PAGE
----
Dream Thief #1 And Dream Merchant #1, Both Out Today

Two comics launch today. Dream Thief and Dream Merchant. Is the only difference that one sells dreams and the other steals them? Obviously not, but some similarities do stick out.

Both books are heavily narrated by the main character – both of which seem to have very little idea what is going on. During the first issue, we get an inkling but it’s still mostly all up in the air.

Dream Merchant is a soft slowly told tale of a man possessed by his regular nightly dream, the effect it has on his life and those around him, his institutionalisation and the impact that has on his dreams and their very vivid reality. He is, however, not the Dream Merchant.

Dream Thief is more down to earth, at least initially, a man with his own weaknesses which end up withe him stealing an aboriginal mask which has interesting effects. And yes, that is slightly similar to another comic, also published by Dark Horse. Except this is a little more visceral, you go to sleep and when you wake up you have a lot of other people’s memories and you know that you’ve just killed. Again.

Merchant taps into the imagery, the reality and the impact of dreams asking questions about what they mean and what they could be. Thief has people doing drugs, shooting, stabbing, strangling and leaves the dreaming off panel. It actively avoids much of which Dream Merchant embraces. It’s less Sandman and more 100 Bullets.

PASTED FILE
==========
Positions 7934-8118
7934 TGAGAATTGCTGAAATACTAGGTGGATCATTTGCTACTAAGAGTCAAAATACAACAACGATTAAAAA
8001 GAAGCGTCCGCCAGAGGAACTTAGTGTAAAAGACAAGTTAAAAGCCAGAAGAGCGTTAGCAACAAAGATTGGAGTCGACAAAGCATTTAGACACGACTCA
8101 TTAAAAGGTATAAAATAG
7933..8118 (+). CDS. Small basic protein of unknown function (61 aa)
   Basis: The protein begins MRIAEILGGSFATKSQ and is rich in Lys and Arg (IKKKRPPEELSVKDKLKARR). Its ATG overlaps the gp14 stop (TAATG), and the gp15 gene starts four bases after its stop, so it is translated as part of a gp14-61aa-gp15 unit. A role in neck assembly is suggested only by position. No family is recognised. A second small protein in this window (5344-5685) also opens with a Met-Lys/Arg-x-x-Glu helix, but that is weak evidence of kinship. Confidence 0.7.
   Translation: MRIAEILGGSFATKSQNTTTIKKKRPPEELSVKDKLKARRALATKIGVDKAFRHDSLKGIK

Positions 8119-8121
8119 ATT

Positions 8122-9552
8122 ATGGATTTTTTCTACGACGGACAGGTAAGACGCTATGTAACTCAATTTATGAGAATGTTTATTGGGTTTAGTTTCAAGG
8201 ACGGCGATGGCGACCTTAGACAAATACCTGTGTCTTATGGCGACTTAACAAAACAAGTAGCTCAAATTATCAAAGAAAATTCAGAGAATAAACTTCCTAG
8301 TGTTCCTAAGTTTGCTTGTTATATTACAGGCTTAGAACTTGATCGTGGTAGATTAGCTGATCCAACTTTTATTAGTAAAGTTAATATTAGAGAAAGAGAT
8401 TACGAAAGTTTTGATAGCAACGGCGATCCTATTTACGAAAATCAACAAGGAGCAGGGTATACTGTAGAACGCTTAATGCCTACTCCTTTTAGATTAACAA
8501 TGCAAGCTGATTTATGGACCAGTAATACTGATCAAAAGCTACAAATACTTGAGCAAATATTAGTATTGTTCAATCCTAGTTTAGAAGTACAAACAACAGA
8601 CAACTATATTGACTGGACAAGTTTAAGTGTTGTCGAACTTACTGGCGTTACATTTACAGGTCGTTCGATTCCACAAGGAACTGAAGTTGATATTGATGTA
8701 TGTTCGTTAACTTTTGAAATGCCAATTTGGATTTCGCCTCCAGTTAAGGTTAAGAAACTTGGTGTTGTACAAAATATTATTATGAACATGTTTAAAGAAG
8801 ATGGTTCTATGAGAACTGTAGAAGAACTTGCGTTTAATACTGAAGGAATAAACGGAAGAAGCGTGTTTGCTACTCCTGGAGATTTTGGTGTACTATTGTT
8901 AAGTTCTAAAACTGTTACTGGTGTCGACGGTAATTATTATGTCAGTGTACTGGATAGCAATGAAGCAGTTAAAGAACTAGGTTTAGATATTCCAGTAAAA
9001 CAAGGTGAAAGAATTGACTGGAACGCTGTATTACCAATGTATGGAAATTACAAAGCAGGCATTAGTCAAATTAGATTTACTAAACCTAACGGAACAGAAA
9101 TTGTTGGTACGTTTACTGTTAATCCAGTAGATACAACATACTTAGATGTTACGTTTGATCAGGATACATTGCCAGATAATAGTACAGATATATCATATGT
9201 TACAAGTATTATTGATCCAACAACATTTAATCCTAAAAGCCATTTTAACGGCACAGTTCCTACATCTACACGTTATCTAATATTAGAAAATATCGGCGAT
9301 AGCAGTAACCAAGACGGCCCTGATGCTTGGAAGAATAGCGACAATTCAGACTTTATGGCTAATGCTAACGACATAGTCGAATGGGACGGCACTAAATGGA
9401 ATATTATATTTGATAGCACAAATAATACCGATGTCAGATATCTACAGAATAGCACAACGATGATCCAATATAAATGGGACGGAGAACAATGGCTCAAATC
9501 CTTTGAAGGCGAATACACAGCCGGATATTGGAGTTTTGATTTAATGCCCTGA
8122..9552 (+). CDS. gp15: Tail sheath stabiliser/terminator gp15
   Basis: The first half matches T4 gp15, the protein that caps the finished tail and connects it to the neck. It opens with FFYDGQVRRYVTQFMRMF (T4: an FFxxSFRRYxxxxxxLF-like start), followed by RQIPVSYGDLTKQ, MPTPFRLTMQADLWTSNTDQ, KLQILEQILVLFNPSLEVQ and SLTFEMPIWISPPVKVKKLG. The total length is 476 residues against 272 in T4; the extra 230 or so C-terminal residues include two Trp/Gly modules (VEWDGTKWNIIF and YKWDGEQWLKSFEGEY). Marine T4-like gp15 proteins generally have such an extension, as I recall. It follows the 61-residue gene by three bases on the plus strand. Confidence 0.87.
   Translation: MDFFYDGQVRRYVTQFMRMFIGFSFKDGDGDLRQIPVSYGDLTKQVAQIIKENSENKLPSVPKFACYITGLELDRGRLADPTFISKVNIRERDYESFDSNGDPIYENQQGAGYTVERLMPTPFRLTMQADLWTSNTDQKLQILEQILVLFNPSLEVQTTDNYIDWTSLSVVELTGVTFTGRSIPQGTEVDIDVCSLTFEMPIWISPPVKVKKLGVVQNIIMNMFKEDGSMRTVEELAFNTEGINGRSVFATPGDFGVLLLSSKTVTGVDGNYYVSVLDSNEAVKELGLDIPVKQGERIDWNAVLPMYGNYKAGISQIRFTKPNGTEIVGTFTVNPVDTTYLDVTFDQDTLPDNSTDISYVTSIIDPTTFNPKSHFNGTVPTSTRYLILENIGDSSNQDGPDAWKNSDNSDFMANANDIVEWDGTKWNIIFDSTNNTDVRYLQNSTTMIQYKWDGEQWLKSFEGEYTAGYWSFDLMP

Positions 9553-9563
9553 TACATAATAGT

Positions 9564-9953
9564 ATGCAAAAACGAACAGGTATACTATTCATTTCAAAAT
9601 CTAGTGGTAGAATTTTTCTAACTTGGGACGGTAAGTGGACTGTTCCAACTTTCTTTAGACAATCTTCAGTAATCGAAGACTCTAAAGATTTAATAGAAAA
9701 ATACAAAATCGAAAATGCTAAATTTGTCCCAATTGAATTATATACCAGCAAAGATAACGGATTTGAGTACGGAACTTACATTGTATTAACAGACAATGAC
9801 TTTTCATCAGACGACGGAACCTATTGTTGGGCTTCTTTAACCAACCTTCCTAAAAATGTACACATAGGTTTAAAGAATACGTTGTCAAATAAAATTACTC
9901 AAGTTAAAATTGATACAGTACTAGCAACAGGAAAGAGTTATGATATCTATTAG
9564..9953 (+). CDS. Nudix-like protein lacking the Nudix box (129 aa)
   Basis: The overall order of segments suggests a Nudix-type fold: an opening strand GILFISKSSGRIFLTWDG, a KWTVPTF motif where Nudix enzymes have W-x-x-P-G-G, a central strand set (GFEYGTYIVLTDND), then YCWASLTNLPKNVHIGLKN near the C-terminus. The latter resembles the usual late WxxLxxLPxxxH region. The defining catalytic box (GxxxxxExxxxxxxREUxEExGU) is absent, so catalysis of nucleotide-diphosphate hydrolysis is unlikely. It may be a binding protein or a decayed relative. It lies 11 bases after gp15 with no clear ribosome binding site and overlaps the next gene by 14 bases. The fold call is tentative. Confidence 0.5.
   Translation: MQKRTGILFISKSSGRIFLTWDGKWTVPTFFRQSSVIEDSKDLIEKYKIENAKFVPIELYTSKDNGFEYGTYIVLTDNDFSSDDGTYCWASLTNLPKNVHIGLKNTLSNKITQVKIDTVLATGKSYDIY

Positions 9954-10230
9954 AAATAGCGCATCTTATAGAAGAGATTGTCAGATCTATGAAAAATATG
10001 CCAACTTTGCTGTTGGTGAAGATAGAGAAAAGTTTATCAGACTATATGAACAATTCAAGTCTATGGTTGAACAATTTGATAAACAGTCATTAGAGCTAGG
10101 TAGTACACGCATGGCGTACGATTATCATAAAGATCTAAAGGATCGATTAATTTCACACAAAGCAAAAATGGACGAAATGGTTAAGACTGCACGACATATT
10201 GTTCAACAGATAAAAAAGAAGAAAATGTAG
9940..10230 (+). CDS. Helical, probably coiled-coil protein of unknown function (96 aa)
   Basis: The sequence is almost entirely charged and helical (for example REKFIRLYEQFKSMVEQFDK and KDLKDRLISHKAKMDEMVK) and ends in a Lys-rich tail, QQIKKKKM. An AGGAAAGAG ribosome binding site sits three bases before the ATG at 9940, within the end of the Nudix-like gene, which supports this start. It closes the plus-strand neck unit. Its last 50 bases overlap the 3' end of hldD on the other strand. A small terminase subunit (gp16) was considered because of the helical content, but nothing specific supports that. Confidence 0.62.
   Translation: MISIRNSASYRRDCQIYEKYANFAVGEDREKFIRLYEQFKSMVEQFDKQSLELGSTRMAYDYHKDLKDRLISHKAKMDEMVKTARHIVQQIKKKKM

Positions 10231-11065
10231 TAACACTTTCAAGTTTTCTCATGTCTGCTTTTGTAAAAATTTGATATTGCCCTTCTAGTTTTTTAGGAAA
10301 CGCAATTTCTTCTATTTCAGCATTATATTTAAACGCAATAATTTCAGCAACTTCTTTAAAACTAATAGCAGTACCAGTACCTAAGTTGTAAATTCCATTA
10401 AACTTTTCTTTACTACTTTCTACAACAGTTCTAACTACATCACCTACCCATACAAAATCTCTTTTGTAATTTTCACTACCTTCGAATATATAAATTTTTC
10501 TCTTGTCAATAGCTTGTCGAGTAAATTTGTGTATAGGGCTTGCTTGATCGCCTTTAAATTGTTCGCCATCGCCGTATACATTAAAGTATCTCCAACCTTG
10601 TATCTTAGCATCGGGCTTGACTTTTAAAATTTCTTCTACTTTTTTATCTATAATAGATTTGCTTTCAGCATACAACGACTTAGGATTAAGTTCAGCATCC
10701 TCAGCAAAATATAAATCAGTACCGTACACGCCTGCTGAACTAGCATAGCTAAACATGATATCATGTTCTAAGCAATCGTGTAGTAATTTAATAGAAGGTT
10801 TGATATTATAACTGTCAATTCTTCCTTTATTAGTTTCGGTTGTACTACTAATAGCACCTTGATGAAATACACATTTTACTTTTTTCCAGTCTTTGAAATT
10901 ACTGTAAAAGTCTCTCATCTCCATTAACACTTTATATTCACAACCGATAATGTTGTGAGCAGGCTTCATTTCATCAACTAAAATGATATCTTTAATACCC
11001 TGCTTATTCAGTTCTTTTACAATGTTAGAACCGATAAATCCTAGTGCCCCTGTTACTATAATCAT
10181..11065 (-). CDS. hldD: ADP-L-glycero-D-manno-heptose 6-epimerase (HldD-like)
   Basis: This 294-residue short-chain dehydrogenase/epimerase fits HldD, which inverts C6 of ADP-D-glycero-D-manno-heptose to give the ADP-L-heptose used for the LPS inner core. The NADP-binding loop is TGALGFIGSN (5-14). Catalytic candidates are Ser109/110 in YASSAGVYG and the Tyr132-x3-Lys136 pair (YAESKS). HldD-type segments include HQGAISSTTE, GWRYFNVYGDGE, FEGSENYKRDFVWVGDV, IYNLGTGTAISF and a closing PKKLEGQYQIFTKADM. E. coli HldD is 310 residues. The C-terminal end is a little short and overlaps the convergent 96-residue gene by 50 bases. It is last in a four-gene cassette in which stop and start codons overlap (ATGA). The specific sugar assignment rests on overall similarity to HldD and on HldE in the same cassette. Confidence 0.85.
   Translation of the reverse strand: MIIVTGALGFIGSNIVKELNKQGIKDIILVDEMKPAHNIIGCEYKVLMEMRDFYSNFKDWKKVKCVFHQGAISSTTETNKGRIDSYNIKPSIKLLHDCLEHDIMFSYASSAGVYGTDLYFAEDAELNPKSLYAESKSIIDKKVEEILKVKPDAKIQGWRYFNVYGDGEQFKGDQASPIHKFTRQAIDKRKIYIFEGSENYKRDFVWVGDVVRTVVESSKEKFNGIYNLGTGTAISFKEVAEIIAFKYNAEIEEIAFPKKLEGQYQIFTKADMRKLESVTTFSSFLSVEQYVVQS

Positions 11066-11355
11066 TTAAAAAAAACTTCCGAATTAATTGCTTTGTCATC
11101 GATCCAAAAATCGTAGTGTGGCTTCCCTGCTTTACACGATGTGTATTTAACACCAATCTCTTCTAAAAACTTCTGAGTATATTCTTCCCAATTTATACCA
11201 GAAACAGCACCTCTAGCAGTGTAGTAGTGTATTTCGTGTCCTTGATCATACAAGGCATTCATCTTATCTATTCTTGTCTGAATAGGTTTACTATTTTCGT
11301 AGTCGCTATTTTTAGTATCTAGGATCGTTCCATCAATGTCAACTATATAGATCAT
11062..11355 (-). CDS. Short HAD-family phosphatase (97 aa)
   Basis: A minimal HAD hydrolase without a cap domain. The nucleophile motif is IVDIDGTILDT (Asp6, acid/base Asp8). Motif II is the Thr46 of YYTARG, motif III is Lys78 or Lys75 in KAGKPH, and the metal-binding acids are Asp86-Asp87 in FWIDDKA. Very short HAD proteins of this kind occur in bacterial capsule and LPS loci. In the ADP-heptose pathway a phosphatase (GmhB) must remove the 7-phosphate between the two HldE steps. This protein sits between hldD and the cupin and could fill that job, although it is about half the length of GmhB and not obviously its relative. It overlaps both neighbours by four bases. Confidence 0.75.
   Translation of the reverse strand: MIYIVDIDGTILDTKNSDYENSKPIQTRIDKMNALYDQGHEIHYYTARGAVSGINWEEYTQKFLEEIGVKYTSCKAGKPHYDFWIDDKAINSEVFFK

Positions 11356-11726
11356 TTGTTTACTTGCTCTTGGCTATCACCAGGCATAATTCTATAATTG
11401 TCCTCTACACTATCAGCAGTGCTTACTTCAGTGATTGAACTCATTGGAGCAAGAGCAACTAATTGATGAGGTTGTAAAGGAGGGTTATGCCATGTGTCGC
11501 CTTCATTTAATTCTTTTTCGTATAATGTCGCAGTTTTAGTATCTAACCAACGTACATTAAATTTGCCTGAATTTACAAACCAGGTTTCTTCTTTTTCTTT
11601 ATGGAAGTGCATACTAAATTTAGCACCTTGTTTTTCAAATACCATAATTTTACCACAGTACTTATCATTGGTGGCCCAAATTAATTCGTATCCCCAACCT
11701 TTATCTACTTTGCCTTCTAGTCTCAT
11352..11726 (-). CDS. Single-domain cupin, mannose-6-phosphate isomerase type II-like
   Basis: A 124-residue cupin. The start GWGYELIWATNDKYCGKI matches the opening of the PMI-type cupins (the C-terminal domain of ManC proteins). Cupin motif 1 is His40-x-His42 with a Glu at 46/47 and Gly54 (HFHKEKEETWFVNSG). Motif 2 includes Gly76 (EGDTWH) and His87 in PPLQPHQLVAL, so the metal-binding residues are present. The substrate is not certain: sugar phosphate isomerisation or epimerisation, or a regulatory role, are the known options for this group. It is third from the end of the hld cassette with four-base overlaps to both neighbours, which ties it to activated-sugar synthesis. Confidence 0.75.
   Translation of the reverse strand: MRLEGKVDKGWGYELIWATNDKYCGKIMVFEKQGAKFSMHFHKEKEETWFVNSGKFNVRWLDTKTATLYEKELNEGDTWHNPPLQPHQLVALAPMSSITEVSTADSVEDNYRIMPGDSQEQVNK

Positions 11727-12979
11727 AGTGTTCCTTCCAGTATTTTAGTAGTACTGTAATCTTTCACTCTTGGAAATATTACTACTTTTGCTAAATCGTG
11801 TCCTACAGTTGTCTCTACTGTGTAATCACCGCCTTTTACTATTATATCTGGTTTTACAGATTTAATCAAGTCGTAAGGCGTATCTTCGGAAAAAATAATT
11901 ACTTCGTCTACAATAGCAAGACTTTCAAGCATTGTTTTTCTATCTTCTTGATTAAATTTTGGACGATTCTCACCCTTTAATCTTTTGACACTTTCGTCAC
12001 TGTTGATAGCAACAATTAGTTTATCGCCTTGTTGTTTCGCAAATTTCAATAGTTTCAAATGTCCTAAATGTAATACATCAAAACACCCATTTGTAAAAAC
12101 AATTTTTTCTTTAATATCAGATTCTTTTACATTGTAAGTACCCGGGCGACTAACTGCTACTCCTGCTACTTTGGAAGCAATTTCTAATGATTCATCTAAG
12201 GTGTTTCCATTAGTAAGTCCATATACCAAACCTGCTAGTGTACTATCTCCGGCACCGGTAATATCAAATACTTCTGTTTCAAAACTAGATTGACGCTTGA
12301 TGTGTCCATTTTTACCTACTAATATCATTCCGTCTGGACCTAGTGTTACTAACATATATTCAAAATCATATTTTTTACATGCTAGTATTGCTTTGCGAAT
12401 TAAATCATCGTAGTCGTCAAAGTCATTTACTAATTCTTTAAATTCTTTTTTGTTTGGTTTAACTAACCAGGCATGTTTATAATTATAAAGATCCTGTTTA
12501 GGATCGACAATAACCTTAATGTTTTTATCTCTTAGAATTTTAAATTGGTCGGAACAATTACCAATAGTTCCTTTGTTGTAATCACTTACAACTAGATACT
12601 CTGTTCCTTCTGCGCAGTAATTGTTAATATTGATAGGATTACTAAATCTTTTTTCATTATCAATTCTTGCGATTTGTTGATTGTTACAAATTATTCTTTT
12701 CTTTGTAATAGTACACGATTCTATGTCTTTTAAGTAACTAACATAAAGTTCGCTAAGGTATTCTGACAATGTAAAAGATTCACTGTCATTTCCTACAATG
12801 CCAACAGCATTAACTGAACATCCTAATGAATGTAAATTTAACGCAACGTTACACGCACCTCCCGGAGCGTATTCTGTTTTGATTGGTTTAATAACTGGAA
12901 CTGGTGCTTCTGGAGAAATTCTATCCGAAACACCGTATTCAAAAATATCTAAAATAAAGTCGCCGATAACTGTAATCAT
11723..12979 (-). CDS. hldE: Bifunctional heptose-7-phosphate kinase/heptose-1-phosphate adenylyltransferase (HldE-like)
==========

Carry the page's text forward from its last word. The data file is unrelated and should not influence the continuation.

Both use the comics form remarkably well however. Here’s a few favourite panels. From Dream Thief, accessing the memories and thoughts of another man to do the kind of thing he never could do, by way of a transformative sound effect.

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As is a particularly effective double page, with panels making up a question mark and an exclamation point… But a bit too spoilery to show here, let’s just have the question.

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Dream Merchant is slower and more languid, a more of a mangaesque approach to storytelling, such as this, wordless, page. The dream world itself is shown through off angles, stretched limbs, both falling and floating simultaneously.

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You also do get 45 story pages on thick glossy paper for $3.50, double what you get from Dream Thief’s 22 pages for $3.99. Thief is more compact, Merchant has more room to stretch, but again that both serves their respective styles of story well. Dream Merchant is Sandman to Dream Thief’s Criminal.

My advice? Pick up both. Despite the titles and narrative approaches, you’ll be getting two rather good and distinct experiences. Read them both in bed, before you go to sleep.

Dream Thief #1 by Jai Nitz and Greg Smallwood, published by Dark Horse Comics.

Dream Merchant #1 by Nathan Edmondson and Konstantin Novosadov, published by Image Comics.

Comics courtesy of Orbital Comics, London, who are launching the Image Collector exhibition, reappropriating the work of Roy Lichtenstein, tomorrow. Also, have you voted in the Bleeding Cool Fan Awards? Only a few days left…